An epic subject, a heavy star-cast and a proven director!
Yes, these are good enough reasons to draw initial crowds to cinema theatres but to sustain or leave a mark, the complete package has to stand-out. Unfortunately, one of the most awaited films this year is not here to stay. Satyagraha is an average movie, far below our expectations & arguably one of Prakash Jha's worst made presentations.
A tight slap on the District Magistrate's face by a common man boils into a nation wide agitation. But the manner it unfolds is unconvincing & at times, even the flow of scenes doesn't look natural or realistic. To make things worse, Salim-Sulaiman's poor background score too adds to the lack of audience connection. Satyagraha is powerful in bits & pieces but irregular & weak as a whole. To me, it seemed that far more than a logical narrative, the director tries to create high-drama screen shots for its posters.
The first half is a story of a retired school principal fighting against corruption to get his son's compensation, who died on duty. But, it takes a different turn after interval and metamorphoses into a vivid copy-paste of Anna's andolan. This is where the film loses steam becoming no more than a commentary of Anna-Arvind saga, that too in a haphazard manner. The Aam Aadmi Party has requested people to watch Satyagraha, understandably for its depiction of Ajay Devgan's character, inspired by Kejriwal.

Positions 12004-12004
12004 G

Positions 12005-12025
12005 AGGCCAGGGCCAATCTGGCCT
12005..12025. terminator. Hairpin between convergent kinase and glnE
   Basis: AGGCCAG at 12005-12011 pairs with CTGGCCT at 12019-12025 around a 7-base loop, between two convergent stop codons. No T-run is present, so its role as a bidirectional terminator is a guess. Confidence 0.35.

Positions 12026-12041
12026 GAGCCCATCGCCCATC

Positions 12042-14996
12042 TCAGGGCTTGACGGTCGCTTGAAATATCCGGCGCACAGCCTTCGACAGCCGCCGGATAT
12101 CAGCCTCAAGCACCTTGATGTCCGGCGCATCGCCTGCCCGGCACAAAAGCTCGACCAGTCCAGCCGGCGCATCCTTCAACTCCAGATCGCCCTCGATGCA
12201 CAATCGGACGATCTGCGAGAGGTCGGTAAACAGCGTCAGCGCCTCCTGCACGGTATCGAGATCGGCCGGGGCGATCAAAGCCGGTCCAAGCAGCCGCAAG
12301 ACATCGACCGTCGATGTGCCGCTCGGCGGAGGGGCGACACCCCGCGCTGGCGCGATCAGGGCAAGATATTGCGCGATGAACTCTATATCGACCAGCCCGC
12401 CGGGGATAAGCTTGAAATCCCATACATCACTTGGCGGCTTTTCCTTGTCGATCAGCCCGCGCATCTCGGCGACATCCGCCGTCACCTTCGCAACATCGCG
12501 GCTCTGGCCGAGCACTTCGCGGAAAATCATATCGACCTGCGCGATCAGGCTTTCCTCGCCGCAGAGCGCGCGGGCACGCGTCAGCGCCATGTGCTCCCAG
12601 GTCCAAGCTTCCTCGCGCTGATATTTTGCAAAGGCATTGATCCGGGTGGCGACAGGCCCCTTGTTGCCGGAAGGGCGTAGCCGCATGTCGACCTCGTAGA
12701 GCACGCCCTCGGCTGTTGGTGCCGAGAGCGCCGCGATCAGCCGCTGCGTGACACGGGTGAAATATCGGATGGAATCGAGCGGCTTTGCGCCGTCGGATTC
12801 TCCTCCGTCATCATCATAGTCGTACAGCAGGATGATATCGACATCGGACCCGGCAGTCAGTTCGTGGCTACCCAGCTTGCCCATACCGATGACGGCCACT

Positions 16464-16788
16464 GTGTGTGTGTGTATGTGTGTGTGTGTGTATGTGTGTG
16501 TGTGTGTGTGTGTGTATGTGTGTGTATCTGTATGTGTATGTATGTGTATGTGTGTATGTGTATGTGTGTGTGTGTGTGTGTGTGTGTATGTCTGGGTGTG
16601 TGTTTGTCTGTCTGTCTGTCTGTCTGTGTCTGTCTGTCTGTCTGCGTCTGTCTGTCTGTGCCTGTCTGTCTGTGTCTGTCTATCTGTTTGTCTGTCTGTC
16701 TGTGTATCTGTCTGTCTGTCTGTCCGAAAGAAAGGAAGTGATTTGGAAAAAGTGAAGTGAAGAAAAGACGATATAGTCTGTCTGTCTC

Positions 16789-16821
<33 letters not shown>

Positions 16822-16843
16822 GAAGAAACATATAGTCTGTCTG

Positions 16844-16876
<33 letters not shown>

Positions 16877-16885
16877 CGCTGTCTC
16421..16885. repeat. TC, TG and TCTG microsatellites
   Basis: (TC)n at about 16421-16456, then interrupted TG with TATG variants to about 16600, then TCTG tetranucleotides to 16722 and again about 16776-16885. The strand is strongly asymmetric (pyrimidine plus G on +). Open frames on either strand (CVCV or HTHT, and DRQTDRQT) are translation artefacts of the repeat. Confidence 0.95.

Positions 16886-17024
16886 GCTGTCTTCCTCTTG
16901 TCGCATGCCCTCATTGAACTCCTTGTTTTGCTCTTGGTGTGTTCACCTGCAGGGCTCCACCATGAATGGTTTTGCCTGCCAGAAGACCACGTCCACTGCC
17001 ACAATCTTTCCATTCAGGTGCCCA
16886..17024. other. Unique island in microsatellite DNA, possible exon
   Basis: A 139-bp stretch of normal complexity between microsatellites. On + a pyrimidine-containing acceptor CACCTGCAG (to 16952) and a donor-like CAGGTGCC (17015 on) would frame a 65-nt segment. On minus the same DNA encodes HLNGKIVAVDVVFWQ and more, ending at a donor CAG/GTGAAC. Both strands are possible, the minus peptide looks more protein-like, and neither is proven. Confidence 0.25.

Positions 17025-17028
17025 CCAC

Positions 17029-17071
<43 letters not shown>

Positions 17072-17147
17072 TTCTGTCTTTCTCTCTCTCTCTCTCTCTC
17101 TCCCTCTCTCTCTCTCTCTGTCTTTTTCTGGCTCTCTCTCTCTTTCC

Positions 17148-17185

With the class of actors present, the acting had had to be Good. Arjun Rampal & Amrita Rao were the only ones who seemed out of place in their respective roles of local bahubali & a widowed housewife. Manoj Bajpai brings the much needed comic relief and as always does complete justice to the corrupt minister's character playing his role to perfection. The best part of Satyagraha is the relationship shown between Maanav (Ajay Devgan) & his friend's idealist father played by Amitabh Bachchan. Diagonally opposite ideologically, the Devgan-BigB duo has surely been able to draw some viewer's emotions through their on-screen relationship. In fact, I did find audiences wetting their tissue papers in delight!
Satyagraha is a classic example how a lack of good direction cannot be complimented by any amount of super star-cast. Being obsessed with politics is not bad but we expect the director to infuse some freshness in a new subject which he terribly fails to do. In fact, its a khichdee of Gangajal, Aarakshan & Rajneeti and sadly, even a brand new subject like the anti-corruption movement somehow lacks originality.
Far more than anything, Satyagraha is an unhappy reflection of a talented director's complacency. Its high time Prakash Jha reinvents himself lest he gets stereotyped for the lack of a fresh approach & originality. Although a well-intentioned motive, but Satyagraha would be rated 2.5 out of 5 for poor direction & a confused plot!